WASHINGTON — The Pentagon’s top IT official said Wednesday that his office has spent the last few months preparing the armed services to migrate to the department’s long-delayed enterprise cloud as soon as it becomes available.

“We’re doing a lot of work with the services on getting them prepared to move their [software] development processes and cycles to DevOps so when the [Joint Enterprise Defense Infrastructure] cloud finally does get awarded, we’re not starting at Day One,” Dana Deasy, Pentagon chief information officer, said during a Defense Writers Group roundtable.

The JEDI cloud contract was originally awarded to Microsoft over Amazon Web Services 11 months ago, and then was halted by a federal judge in February. Though the court case remains unresolved, Deasy said the services must now identify tools, integration environments and directories that need set up to connect users into the cloud when it’s available.

Despite the judge’s decision, “that’s all work that we can do because it sits inside our ownership all ready,” Deasy said.

While the Department of Defense has faced criticism for its single-award structure, particularly as cloud technologies have advanced during the yearslong delay, Deasy insisted the JEDI cloud still fills a critical capability gap the department needs to deliver to the war fighter: data at the tactical edge and DevOps.

The JEDI cloud is the platform the department still envisions for those needs and is an important piece of the Joint All-Domain Command and Control concept, an initiative through which the services want to connect sensors and shooters. Deasy said the DoD has solutions in place to form that connection, but still needs “that tactical cloud out at the tactical edge.”

“JADC2 is going to point out, time and time again, about the need of being able to swiftly bring data together. And guess what? That data is going to be of different classifications, and bringing that together in a cross-domain way in a very quick-to-need [way] is something that is still a need we have across the Department of Defense that JEDI was specifically designed to solve for,” Deasy said.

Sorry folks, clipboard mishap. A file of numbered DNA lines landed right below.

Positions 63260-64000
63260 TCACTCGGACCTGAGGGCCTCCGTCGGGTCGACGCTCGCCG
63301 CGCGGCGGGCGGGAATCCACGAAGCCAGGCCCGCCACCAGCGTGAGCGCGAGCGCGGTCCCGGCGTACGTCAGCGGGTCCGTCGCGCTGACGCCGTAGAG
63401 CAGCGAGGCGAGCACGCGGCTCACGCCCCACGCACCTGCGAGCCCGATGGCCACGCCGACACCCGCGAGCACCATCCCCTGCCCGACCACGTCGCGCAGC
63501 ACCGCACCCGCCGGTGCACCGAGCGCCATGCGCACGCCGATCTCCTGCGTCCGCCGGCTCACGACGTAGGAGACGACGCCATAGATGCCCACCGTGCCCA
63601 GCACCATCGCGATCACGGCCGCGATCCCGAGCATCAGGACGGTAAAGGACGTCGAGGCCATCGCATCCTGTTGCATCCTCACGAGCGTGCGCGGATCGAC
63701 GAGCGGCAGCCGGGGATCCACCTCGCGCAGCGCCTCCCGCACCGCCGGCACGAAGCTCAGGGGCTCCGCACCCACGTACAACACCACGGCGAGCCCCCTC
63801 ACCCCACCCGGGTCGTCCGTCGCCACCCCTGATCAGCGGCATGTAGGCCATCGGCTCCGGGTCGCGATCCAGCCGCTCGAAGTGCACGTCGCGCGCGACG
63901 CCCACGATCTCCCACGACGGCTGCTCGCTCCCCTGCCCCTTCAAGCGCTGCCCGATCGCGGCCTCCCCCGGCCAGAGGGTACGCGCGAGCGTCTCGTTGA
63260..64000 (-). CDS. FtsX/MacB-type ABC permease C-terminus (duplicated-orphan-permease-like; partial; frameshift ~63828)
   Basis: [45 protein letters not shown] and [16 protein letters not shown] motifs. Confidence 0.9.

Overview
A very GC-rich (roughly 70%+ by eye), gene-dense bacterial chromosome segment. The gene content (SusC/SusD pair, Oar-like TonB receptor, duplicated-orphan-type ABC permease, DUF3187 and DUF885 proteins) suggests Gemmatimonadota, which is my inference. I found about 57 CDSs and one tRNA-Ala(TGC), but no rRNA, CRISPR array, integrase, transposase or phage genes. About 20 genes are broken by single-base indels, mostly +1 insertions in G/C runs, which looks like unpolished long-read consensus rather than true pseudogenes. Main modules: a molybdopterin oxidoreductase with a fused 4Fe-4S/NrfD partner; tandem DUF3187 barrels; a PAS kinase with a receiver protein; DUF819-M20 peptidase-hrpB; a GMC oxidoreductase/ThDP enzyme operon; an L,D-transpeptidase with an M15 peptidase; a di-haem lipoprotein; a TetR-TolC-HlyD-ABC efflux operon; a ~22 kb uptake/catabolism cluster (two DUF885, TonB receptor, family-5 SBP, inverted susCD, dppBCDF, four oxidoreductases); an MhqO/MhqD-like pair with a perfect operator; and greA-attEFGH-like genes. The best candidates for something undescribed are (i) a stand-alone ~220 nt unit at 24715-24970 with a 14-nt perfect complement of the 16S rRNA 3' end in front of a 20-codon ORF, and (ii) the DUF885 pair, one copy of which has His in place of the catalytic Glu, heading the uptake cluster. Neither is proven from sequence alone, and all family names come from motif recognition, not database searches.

Cloud, data and artificial intelligence are core elements to enabling JADC2. Using data for joint war fighting is the top priority of the department’s forthcoming data strategy, which Deasy said he expects will be released in the next 30 days.

The department has a lot of data, but it is not necessarily prepared or stored in a way that is ready to be used for any sort of operations. The data strategy is expected to outline how to approach those challenges.

The DoD’s new chief data officer, Dave Spirk, will finalize the data strategy. After he started in June, Spirk went on a “listening tour” across the department to inform the strategy.

Deasy said Spirk was told by many components that the department needs to set goals to ensure data is visible, understandable and trustworthy, while also easily within classification levels. They also said the data needs to be interoperable and secure, while also linked and integrated between sensors and shooters.

The Pentagon’s Joint Artificial Intelligence Center, the department’s AI hub that’s situated under Deasy’s office, is tackling joint war fighting this year under a new project that uses AI to link intelligence gathering systems to operations and effects systems for commanders.

The JAIC recently awarded its Joint Common Foundation contract to Deloitte. The company is to provide an environment for an enterprisewide AI development platform. That platform, which uses the Air Force’s Cloud One enterprise cloud, was originally supposed to operate inside the JEDI cloud.

Therein lies the challenge for the DoD: Components that have been waiting for the JEDI cloud have had to look elsewhere — a problem Deasy recognizes he’ll have to grapple with. Right now, Deasy is encouraging components that are waiting for JEDI but have an “urgent war-fighting need” to look elsewhere for platforms.

“That is obviously OK in the short term, but over time that starts to become problematic because now you’re starting to set up a lot of different solutions in different environments where you’re going to have to go back and sort out in an enterprise way,” Deasy said.

Andrew Eversden covers all things defense technology for C4ISRNET. He previously reported on federal IT and cybersecurity for Federal Times and Fifth Domain, and worked as a congressional reporting fellow for the Texas Tribune. He was also a Washington intern for the Durango Herald. Andrew is a graduate of American University.

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